Quick sidenote: if you’re interested in bitcoin’s history and Satoshi Nakamoto himself (or themselves) check out Banking on Bitcoin, a Netflix documentary:
Regardless, blockchain had early foundations years earlier, in the 1990s, but was usually deemed a theoretical process.
Today, it’s time to look at blockchain in new ways that go beyond mere use in transacting bitcoin.
Using Blockchain in IT Services
Over the last year or so, you’re starting to see a mad dash for blockchain in the financial industry. They want to create a new network revolution by allowing safer financial transactions while bringing more transparency.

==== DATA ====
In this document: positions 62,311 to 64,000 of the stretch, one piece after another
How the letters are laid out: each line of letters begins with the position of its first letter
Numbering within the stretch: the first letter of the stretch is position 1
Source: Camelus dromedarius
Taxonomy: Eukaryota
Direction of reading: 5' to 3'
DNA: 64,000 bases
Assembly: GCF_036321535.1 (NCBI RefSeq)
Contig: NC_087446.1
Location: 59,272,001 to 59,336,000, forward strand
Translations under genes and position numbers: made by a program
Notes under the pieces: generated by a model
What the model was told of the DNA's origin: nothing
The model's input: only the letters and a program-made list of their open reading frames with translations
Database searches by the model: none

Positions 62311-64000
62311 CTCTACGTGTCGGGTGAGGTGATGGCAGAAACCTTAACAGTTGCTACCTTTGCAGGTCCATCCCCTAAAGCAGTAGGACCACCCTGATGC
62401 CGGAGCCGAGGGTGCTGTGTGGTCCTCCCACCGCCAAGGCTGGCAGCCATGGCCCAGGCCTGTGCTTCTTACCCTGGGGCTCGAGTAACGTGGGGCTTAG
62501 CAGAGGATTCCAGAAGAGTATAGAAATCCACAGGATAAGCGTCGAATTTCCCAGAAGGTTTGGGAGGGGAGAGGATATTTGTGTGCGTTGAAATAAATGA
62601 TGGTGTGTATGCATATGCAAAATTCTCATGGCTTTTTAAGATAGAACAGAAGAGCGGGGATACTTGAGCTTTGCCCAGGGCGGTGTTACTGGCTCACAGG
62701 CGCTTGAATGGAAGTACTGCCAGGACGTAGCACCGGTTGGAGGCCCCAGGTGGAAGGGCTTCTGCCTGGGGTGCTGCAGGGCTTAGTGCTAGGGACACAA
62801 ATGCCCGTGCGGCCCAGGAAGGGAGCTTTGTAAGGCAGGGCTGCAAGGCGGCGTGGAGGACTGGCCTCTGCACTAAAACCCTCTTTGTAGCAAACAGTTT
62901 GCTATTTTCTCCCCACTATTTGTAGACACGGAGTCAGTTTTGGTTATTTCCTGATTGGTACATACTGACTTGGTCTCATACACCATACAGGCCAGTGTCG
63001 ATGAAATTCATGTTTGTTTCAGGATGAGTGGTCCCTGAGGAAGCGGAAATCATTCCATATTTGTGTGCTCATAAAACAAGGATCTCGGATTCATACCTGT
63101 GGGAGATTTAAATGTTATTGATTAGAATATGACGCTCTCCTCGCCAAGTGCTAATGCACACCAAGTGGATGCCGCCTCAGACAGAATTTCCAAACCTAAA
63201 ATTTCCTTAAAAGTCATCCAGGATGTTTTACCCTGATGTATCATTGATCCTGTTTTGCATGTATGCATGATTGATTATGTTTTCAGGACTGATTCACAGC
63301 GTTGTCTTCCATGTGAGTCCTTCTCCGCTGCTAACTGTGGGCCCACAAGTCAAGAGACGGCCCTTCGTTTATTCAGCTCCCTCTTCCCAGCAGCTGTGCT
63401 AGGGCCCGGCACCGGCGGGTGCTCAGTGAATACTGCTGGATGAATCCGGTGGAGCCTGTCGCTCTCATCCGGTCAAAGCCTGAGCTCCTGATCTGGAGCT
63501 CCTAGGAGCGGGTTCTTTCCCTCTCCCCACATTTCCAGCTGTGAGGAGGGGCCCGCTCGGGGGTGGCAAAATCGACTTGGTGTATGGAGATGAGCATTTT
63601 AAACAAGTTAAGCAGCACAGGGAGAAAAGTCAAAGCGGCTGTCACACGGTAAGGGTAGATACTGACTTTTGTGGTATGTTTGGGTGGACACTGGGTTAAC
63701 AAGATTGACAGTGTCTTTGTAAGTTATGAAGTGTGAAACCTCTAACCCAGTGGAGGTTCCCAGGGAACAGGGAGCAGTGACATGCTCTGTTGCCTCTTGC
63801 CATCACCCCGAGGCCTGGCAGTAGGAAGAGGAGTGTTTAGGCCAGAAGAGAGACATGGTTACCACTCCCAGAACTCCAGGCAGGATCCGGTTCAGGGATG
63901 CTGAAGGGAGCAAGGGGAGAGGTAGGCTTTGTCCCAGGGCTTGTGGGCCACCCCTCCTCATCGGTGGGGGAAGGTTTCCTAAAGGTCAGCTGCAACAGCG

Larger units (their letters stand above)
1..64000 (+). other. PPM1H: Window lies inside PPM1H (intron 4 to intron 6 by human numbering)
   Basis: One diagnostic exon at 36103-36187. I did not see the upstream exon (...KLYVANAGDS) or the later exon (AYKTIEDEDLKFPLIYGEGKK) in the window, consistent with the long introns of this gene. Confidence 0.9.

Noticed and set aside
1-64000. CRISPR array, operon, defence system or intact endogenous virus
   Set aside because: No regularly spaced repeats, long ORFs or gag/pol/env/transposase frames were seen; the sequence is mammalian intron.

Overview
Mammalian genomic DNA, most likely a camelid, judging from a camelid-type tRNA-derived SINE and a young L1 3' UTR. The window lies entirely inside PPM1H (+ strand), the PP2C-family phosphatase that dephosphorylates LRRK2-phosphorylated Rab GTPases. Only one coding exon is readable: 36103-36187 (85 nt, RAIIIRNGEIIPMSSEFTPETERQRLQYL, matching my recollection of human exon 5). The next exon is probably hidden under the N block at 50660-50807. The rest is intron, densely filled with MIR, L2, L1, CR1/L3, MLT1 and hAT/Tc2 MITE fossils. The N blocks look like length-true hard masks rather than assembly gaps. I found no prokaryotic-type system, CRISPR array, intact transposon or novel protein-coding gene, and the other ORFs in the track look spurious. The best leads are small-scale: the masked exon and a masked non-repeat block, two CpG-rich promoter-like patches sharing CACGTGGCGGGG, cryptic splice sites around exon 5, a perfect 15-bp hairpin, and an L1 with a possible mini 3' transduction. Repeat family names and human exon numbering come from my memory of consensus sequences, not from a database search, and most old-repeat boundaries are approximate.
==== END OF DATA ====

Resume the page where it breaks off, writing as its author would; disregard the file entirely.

This new rush to acquire (and patent) blockchain technologies in the financial sector is also snowballing into the general IT arena.
In the world of general business, blockchain is going to become extremely useful in how you communicate and deal in e-commerce. You can analyze this better by looking at four key areas:
- Establishing a more secure business network to share and record information with multiple business entities.
- Knowing the identities of those you connect with online for regulatory purposes.
- Changing how you exchange information with customers or businesses through smart contracts.
- Creating faster transaction resolution to save time and money.
All of these areas require better security and openness to nurture a more trusted business environment. To understand this better, you’ll want to learn about how revolutionary blockchain may soon become in these individual subjects.